“Yes, worry not, Doctor,” Brascuik soothes, with aes hand on aes worried colleague’s upper limb. “They will surely show more caution towards us than we would towards them.” And with that, shoves the doctor through the Gate, with a nod for the other two to follow aer.

It required practice to cross the Quantum Transpresence Gate’s threshold without disorientation and vertigo. In a blaze of light, one felt torn between two places and pulled into a third, unknown place, until the final snap reassembled the traveler at the destination with the sensation of the process putting each cell in the body into place with a high-velocity mass driver. The feeling invariably passed, with officers without bones often recovering faster, those with exoskeletons recovering slower, and those with distributed cognitive function often needing to eat several meals to even begin recovery. Quantum-attuned species served as the sole exception, collapsing the necessary waveforms and stranding fellow travelers, while frequently causing their own bodies to dissipate along the way.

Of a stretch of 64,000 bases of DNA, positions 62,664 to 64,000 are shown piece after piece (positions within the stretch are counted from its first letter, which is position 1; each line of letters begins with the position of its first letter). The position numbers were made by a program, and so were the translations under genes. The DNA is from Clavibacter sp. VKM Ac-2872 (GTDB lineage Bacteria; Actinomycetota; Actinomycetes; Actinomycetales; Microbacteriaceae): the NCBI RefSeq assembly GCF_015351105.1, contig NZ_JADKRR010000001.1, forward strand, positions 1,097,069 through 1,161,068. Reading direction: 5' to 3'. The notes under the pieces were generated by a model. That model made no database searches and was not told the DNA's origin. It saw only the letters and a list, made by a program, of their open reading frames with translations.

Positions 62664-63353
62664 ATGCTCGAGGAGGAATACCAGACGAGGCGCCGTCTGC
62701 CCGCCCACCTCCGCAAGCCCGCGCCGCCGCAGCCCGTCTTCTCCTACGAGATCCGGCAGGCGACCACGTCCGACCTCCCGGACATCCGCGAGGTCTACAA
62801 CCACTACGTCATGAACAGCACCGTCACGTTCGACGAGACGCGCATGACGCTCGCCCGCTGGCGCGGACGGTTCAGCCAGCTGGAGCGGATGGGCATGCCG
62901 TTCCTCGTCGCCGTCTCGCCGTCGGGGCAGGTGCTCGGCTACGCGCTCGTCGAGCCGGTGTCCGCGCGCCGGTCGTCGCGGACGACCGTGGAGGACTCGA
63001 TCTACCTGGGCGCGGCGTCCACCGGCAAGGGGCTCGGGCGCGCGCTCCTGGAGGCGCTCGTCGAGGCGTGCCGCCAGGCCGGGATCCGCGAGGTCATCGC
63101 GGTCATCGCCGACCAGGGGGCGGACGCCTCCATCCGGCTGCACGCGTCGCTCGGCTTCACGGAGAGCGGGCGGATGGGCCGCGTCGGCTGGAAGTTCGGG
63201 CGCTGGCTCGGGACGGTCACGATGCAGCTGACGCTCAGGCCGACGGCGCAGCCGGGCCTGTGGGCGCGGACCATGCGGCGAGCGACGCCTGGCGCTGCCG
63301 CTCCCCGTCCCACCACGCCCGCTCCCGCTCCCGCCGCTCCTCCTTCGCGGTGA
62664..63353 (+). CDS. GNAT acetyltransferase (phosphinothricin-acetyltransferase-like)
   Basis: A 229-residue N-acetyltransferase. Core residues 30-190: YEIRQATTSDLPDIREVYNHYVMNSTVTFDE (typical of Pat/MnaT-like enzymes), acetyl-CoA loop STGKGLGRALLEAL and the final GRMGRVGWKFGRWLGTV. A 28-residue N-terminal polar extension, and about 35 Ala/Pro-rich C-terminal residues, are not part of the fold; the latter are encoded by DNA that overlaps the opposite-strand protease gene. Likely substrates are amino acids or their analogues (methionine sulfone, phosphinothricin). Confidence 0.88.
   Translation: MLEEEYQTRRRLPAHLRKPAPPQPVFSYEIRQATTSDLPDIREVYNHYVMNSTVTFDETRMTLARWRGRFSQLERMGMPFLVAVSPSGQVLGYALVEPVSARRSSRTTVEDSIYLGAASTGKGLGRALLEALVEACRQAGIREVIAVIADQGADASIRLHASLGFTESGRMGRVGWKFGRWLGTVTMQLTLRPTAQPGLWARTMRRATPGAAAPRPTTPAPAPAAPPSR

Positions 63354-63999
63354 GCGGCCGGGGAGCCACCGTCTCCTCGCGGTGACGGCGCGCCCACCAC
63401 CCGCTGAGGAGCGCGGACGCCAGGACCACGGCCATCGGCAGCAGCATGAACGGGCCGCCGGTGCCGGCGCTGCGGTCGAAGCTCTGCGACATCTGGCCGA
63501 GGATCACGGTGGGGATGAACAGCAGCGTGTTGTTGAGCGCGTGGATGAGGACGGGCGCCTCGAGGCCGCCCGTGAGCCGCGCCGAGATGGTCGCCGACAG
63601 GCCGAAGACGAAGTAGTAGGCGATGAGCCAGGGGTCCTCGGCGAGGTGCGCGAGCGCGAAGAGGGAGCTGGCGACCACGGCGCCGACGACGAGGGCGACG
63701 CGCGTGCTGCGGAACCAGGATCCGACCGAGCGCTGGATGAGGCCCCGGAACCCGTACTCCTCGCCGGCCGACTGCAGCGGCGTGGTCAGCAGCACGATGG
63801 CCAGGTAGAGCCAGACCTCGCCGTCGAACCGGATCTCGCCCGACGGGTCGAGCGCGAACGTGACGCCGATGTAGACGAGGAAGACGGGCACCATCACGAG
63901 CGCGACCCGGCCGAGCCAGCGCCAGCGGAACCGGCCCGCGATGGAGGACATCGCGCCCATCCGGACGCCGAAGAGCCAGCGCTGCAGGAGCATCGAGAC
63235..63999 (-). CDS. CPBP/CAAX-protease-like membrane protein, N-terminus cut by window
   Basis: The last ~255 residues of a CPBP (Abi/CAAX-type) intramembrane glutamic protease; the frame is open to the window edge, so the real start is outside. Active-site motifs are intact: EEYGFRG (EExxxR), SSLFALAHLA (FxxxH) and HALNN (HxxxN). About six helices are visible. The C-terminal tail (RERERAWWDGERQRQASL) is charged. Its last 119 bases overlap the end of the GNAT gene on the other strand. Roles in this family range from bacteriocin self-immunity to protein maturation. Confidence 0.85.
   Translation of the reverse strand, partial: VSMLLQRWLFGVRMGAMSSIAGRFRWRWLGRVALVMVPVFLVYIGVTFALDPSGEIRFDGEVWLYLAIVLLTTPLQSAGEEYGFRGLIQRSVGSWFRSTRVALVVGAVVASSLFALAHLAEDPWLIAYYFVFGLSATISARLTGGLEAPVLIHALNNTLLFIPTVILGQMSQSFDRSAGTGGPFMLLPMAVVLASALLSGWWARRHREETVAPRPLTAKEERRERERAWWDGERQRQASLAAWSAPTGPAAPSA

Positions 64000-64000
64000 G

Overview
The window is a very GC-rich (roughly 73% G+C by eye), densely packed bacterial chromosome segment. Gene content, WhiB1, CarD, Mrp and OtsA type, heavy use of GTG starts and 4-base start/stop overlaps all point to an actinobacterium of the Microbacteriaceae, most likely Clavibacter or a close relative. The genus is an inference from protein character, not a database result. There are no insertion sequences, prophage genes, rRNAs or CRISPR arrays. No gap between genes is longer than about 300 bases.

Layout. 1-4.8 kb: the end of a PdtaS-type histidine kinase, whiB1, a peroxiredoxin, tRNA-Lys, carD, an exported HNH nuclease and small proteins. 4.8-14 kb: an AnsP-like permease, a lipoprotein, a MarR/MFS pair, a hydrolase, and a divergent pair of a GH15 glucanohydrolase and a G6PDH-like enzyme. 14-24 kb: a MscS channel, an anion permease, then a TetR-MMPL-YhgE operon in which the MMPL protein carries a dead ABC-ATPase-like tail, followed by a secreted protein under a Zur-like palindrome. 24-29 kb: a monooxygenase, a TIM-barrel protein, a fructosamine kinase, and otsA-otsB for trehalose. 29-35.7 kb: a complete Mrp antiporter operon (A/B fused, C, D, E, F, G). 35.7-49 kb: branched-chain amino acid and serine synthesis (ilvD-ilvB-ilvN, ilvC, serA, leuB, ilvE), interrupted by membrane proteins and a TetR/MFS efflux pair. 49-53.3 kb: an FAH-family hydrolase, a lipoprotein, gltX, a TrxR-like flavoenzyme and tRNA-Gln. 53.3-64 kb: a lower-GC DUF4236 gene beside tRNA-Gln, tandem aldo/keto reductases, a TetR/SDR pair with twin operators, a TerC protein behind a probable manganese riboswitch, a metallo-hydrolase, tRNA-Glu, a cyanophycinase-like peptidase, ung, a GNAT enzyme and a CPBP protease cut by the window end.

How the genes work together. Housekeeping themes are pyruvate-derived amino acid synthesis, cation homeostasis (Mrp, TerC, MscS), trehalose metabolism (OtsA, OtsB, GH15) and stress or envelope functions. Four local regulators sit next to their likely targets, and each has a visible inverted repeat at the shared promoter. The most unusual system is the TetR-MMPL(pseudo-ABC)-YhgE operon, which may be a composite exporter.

And most awkwardly, the trip frequently took enough time to remember all that trivia, leading many officers in the fleet to repeat the information to themselves as a kind of mantra, to aid focus on recovery.

“Captain,” Nengre snapped Brascuik out of aes reverie, “this discarded flexible pulp material, material made from pulp, on the ground, appears to provide samples of a local language, seeming to speak to locals. You see arranged clusters of an apparent two-and-four-score symbols, symbols arranged into clusters, running widdershins to deosil, possibly with secondary groupings given its own set of delimiters, around secondary groupings,” she noted from the holographic display around her. “We still need a bilingual or omnilingual for reference, a point of comparison among multiple languages, but these large sheets tell us a lot about structure, and may indicate some of their art styles, styles of art in the structure.”

Brascuik noted that the majority of images looked mostly like them, bipedal simioids. Good. They wouldn’t need to figure out how to negotiate interactions with the wheeled exoskeletal things that clogged this culture’s transportation channels. “Eighty-two symbols sound improbably complex for creatures of our size and approximate shape, especially if they haven’t traveled between stars,” ae indicated. “They probably don’t have that many phonemes. Perhaps some symbols have overlapping meanings, with some having a widdershins-bias.”